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[ j o a n  m i r ó  b i o g .]
miromiro miro miro

Joan Miró

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Joan Miró (1893-1983), Spanish painter, whose Surrealist works, with their subject-matter drawn from the realm of memory and imaginative fantasy, are some of the most original of the 20th century.

Miró was born April 20, 1893, in Barcelona and studied at the Barcelona School of Fine Arts and the Academia Galí. His work before 1920 shows wide-ranging influences, including the bright colours of the Fauves, the broken forms of Cubism, and the powerful, flat two-dimensionality of Catalan folk art and Romanesque church frescoes of his native Spain. He moved to Paris in 1920, where, under the influence of Surrealist poets and writers, he evolved his mature style. Miró drew on memory, fantasy, and the irrational to create works of art that are visual analogues of Surrealist poetry. These dreamlike visions, such as Harlequin's Carnival (1925, Albright-Knox Gallery, Buffalo) or Dutch Interior (1928, Museum of Modern Art, New York), often have a whimsical or humorous quality, containing images of playfully distorted animal forms, twisted organic shapes, and odd geometric constructions. The forms of his paintings are organized against flat neutral backgrounds and are painted in a limited range of bright colours, especially blue, red, yellow, green, and black. Amorphous amoebic shapes alternate with sharply drawn lines, spots, and curlicues, all positioned on the canvas with seeming nonchalance. Miró later produced highly generalized, ethereal works in which his organic forms and figures are reduced to abstract spots, lines, and bursts of colours.

Miró also experimented in a wide array of other media, devoting himself to etchings and lithographs for several years in the 1950s and also working in watercolour, pastel, collage, and paint on copper and masonite. His ceramic sculptures are especially notable, in particular his two large ceramic murals, Wall of the Moon and Wall of the Sun (1957-1959) for the UNESCO building in Paris. Miró died in Majorca on December 25, 1983.

Biography II:

The Spanish painter, Joan Miró, who was born in Barcelona in 1893 and died in Palma de Mallorca in 1983, left behind an important legacy which is included amongst the most original of the 20th century. His work, in general, would be marked with a clear surrealist tendancy, where the realm of the memory and imaginative fantasy were to take priority.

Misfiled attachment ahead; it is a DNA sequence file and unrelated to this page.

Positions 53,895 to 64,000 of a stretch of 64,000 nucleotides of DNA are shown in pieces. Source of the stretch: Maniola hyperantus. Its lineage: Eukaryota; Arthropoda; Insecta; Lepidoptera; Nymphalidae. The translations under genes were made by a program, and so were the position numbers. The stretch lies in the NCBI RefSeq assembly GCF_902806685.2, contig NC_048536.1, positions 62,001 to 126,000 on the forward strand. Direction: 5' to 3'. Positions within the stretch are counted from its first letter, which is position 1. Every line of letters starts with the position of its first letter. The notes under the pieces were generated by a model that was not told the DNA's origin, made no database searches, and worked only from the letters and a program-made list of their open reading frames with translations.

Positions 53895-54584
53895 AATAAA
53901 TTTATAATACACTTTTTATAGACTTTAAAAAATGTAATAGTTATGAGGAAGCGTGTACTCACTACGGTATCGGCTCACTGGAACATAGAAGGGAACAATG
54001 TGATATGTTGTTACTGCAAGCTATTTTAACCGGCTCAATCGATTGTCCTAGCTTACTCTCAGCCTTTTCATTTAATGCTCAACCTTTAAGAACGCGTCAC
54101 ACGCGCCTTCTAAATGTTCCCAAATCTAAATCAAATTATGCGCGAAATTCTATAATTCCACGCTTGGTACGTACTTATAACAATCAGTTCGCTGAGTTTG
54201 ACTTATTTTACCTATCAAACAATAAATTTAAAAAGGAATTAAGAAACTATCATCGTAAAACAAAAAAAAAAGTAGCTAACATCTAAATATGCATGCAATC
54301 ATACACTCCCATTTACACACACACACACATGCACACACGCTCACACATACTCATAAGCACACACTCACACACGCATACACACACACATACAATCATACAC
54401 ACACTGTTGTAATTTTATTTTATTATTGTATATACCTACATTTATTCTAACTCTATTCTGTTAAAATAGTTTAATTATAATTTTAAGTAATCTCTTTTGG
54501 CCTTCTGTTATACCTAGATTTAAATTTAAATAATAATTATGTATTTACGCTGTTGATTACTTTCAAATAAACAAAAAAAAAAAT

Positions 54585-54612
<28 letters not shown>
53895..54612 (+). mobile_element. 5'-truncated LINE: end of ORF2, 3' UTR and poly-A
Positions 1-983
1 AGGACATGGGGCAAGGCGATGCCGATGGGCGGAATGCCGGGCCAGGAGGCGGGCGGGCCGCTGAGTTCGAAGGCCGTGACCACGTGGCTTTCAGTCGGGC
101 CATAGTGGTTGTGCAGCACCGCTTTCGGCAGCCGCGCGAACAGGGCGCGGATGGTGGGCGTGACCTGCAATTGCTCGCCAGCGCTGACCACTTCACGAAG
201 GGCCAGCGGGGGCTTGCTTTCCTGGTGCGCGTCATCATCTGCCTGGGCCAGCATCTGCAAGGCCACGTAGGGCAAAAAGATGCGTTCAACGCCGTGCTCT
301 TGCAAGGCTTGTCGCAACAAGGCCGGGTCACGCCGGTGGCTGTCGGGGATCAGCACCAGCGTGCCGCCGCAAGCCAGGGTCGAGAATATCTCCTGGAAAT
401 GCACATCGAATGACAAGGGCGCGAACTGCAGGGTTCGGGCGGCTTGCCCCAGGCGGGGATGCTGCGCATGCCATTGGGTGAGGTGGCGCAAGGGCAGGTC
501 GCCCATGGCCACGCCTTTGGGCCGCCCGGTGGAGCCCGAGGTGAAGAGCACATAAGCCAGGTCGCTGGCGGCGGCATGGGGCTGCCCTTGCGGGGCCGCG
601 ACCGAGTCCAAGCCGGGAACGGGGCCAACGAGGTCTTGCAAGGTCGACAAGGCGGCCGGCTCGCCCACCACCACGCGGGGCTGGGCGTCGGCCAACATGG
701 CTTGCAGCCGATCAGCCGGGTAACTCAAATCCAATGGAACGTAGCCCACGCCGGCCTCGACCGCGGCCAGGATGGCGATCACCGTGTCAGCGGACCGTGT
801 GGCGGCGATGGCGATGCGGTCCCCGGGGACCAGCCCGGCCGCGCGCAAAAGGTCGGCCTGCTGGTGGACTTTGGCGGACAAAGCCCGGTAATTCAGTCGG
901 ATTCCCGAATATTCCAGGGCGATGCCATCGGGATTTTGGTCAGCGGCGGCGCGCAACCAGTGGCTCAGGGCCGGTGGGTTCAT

He studied at La Lonja School of Fine Arts in Barcelona, and in 1918 set up his first individual exhibition in the Dalmau Galleries, in the same city. His works before 1920 (the date of his first trip to París) reflect the influence of different trends, like the pure and brilliant colors used in Fauvism, shapes taken from cubism, influences from folkloric Catalan art and Roman frescos from the churches.

His trip to París introduced him to and developed his trend of surrealist painting. In 1921, he showed his first individual exhibition in Paris, at La Licorne Gallery. In 1928, he exhibited with a group of surrealists in the Pierre Gallery, also in París, although Miró was always to maintain his independent qualities with respect to groups and ideologies.

From 1929-1930, Miró began to take interest in the object as such, in the form of collages. This was a practice which was to lead to his making of surrealist scuptures. His tormented monsters appeared during this decade, which gave way to the consolidation of his plastic vocabulary. He also experimented with many other artistic forms, such as engraving, lithography, water colors, pastels, and painting over copper. What is particularly highlighted from this period, are the two ceramic murals which he made for the UNESCO building in París (The Wall of the Moon and the Wall of the Sun, 1957-59).

It was at the end of the 60´s when his final period was marked and which lasted until his death. During this time, he concentrated more and more on monumental and public works. He was characterised by the body language and freshness with which he carried out his canvasses, as well as the special attention he paid to material and the stamp he received from informelism. He concentrated his interest on the symbol, not giving too much importance to the representing theme, but to the way the symbol emerged as the piece of work.

In 1976 the Joan Miró Foundation Centre of Contemporary Art Study was officially opened in the city of Barcelona and in 1979, four years before his death, he was named Doctor Honoris Causa by the university of Barcelona.

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the man in pictures:

    joan miró



  • miro lithographs
    joan miro
    paperback book (1983)
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  • joan miro
    rosa maria malet
    hardcover book (2003)
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  • miro' deluxe 2004 engagement calendar
    joan miro
    calendar (2003)
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  • joan miro: 1893-1983 (basic art)
    janis mink
    paperback book (2000)
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  • miro
    walter erben
    hardcover book (2003)
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  • joan miro: catalogue raisonne: paintings
    jacques dupin
    hardcover book (2002)
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  • joan miro: snail woman flower star
    stephan von wiese
    hardcover book (2003)
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  • joan miro foundation guidebook
    joan miro
    hardcover book (1999)
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  • little book of miro
    constance rubini
    paperback book (2004)
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Joan Miró Archives.